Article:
Friday, October 23, 2009

350 - About Climate Change

Brighter Planet's 350 Challenge

Tomorrow is an important day.

It is the International Day of Climate Action.

One man, Bill McKibben, came up with the idea of uniting the world around reducing carbon emissions to actually cause climate change. And now, there will be 4641 different actions taken in 177 different countries around the world.

I'm impressed.

Here is the mission statement from the website:n (Written Version) is an international campaign dedicated to building a movement to unite the world around solutions to the climate crisis--the solutions that science and justice demand.

Our mission is to inspire the world to rise to the challenge of the climate crisis—to create a new sense of urgency and of possibility for our planet.

Our focus is on the number 350--as in parts per million, the level scientists have identified as the safe upper limit for CO2 in our atmosphere. But 350 is more than a number--it's a symbol of where we need to head as a planet.

To tackle climate change we need to move quickly, and we need to act in unison—and 2009 will be an absolutely crucial year. This December, world leaders will meet in Copenhagen, Denmark to craft a new global treaty on cutting emissions. The problem is, the treaty currently on the table doesn't meet the severity of the climate crisis—it doesn't pass the 350 test.

In order to unite the public, media, and our political leaders behind the 350 goal, we're harnessing the power of the internet to coordinate a planetary day of action on October 24, 2009. We hope to have actions at hundreds of iconic places around the world - from the Taj Mahal to the Great Barrier Reef to your community - and clear message to world leaders: the solutions to climate change must be equitable, they must be grounded in science, and they must meet the scale of the crisis.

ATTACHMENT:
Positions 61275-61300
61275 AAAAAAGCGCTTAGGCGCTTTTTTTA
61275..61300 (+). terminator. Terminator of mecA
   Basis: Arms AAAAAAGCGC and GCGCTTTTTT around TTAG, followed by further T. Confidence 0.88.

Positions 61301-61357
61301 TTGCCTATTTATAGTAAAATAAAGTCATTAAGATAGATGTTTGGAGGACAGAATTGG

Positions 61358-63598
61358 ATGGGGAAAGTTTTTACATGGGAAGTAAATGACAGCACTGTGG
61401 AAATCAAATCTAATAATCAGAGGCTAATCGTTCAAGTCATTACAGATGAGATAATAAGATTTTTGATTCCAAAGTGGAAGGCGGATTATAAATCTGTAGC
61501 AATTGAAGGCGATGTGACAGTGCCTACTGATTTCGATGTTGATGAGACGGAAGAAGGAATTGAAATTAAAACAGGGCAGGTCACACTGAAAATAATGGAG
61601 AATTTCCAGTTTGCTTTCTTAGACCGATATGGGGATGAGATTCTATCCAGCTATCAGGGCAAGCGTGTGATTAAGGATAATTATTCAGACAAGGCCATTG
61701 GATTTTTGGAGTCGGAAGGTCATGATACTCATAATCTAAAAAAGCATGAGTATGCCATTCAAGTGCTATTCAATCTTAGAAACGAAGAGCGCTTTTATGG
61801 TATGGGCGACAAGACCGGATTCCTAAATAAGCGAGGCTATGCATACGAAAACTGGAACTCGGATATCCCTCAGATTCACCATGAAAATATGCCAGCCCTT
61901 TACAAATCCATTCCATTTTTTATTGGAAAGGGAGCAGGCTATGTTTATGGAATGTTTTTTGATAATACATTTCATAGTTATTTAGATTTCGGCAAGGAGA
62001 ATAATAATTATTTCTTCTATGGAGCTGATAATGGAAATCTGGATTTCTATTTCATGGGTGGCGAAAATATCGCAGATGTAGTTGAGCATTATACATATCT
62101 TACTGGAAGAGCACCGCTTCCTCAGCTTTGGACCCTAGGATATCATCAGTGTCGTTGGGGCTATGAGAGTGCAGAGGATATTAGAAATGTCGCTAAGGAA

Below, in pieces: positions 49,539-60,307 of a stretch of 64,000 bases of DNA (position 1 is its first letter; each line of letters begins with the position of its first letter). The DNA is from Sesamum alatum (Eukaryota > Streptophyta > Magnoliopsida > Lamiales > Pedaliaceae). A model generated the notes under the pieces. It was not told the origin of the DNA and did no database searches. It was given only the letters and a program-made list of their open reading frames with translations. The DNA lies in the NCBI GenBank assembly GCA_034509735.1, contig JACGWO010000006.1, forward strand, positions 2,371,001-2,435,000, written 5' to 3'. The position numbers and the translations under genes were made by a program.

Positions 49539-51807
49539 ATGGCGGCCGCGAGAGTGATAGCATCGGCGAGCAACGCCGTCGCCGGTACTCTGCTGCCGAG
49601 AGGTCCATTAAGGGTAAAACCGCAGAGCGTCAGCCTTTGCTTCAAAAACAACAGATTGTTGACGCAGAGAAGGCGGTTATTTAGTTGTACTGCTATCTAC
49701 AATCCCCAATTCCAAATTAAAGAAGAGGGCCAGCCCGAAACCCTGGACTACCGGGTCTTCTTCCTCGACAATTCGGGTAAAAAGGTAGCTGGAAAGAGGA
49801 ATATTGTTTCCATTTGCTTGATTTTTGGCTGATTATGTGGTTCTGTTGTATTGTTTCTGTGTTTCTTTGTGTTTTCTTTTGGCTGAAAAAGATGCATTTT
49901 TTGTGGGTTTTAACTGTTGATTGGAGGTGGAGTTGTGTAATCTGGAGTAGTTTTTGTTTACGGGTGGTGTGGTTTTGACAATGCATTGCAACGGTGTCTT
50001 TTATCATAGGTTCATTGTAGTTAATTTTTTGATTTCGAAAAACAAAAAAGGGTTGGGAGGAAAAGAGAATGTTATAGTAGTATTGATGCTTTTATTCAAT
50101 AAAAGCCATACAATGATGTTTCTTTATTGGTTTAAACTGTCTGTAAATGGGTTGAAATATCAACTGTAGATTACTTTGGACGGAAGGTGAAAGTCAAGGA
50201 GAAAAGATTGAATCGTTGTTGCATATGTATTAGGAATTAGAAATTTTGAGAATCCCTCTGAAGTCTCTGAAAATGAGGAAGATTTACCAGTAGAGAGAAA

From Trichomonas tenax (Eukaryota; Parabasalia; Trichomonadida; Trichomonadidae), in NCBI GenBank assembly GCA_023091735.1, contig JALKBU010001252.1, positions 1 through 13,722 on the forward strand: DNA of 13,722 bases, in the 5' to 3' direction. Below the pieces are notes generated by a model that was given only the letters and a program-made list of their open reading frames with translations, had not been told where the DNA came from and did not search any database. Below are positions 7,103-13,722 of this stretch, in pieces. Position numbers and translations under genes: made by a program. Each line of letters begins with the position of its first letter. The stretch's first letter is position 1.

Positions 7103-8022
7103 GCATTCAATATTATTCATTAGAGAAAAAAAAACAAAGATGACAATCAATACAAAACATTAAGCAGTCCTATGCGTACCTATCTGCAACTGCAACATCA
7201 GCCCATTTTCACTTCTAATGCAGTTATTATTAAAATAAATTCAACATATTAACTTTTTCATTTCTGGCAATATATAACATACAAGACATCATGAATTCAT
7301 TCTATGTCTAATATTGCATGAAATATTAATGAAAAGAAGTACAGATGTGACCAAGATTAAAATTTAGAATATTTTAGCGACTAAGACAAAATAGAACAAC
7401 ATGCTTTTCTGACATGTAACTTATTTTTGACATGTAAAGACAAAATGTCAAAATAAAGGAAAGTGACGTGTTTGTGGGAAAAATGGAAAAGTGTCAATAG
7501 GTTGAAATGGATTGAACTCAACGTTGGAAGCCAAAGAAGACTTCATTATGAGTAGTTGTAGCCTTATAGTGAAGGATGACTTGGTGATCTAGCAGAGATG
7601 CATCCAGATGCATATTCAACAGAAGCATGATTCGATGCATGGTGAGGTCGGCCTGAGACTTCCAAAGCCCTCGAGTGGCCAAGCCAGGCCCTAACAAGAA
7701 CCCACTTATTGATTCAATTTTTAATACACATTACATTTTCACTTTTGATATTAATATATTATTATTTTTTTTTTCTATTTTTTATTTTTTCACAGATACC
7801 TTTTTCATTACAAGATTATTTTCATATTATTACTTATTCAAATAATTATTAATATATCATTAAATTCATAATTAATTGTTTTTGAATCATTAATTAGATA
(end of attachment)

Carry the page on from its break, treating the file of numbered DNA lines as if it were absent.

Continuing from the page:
If an international grassroots movement holds our leaders accountable to the latest climate science, we can start the global transformation we so desperately need.

You, too, can Take Action!

You can also participate in a 350 Action near you. Go to the 350.0rg website and see what is happening in your neck of the woods. You might be surprised.

A friend of mine, Jay Trainer and his organization Artful Change are holding a free carbon neutral on-line funndraiser concert tomorrow to raise awareness and funds for San Francisco based environmental causes.

This is just one example of thousands.

I'm going to ride my bike to work, again, today.

What will you do?

Saturday, October 10, 2009

Saving the Planet

I saw the premiere of "The Age of Stupid" here in SF. We went to a theater that had a live feed to the premiere in NY. This is the same little bit of technology that allows people to see live opera from the Met in New York in their local theater. This technology is amazing to me. One could, in theory, link the world through local theaters to all see the same broadcast at the same time. Very 1984. I digress.

The movie is set in the future, post disaster, after we have done nothing but talk about global warming. It is a disturbing film that follows the stories of six people living now and their struggles with the global warming question. Here is a review of the movie, written by Mr. Green and picked up by a blogger named piece 2.0:

The movie left me feeling overwhelmed and wondering what I could possibly do to stop being a contributor to the problem. How do we really buy out of the oil pipeline? Like Really. Without sacrificing things that are important to us and without it becoming some sort of weird obsession.

I've been mulling this over for a while now. I've decided that, as I explore the options for personal sustainability, I'll share them here. I already do quite a few things to make my earth footprint smaller. I ride my bike, garden, sort my trash, eat local food, dine in restaurants who seek out local ingredients, turn the light switch off, keep the heat at 68 degrees and I don't buy a lot of stuff.